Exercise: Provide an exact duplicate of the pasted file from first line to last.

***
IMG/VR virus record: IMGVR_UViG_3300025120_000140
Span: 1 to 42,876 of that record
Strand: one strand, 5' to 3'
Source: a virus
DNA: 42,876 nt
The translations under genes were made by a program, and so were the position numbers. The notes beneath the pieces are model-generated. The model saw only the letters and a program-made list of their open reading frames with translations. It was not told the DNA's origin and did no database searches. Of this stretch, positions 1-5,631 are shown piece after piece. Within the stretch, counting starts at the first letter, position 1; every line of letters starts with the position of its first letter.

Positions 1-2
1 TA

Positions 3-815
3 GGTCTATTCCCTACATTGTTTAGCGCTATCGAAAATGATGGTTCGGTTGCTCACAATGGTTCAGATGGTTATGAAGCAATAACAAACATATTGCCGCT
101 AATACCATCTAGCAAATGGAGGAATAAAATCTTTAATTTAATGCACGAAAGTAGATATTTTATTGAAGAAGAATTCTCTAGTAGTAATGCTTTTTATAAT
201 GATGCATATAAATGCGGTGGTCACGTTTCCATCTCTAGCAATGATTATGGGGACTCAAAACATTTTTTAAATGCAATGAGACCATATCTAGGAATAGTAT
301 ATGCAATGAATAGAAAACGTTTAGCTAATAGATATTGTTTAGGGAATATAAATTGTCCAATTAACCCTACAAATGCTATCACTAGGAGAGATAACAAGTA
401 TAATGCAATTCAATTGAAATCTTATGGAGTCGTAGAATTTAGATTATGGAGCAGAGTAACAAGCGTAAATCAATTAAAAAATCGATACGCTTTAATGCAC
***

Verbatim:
IMG/VR virus record: IMGVR_UViG_3300025120_000140
Span: 1 to 42,876 of that record
Strand: one strand, 5' to 3'
Source: a virus
DNA: 42,876 nt
The translations under genes were made by a program, and so were the position numbers. The notes beneath the pieces are model-generated. The model saw only the letters and a program-made list of their open reading frames with translations. It was not told the DNA's origin and did no database searches. Of this stretch, positions 1-5,631 are shown piece after piece. Within the stretch, counting starts at the first letter, position 1; every line of letters starts with the position of its first letter.

Positions 1-2
1 TA

Positions 3-815
3 GGTCTATTCCCTACATTGTTTAGCGCTATCGAAAATGATGGTTCGGTTGCTCACAATGGTTCAGATGGTTATGAAGCAATAACAAACATATTGCCGCT
101 AATACCATCTAGCAAATGGAGGAATAAAATCTTTAATTTAATGCACGAAAGTAGATATTTTATTGAAGAAGAATTCTCTAGTAGTAATGCTTTTTATAAT
201 GATGCATATAAATGCGGTGGTCACGTTTCCATCTCTAGCAATGATTATGGGGACTCAAAACATTTTTTAAATGCAATGAGACCATATCTAGGAATAGTAT
301 ATGCAATGAATAGAAAACGTTTAGCTAATAGATATTGTTTAGGGAATATAAATTGTCCAATTAACCCTACAAATGCTATCACTAGGAGAGATAACAAGTA
401 TAATGCAATTCAATTGAAATCTTATGGAGTCGTAGAATTTAGATTATGGAGCAGAGTAACAAGCGTAAATCAATTAAAAAATCGATACGCTTTAATGCAC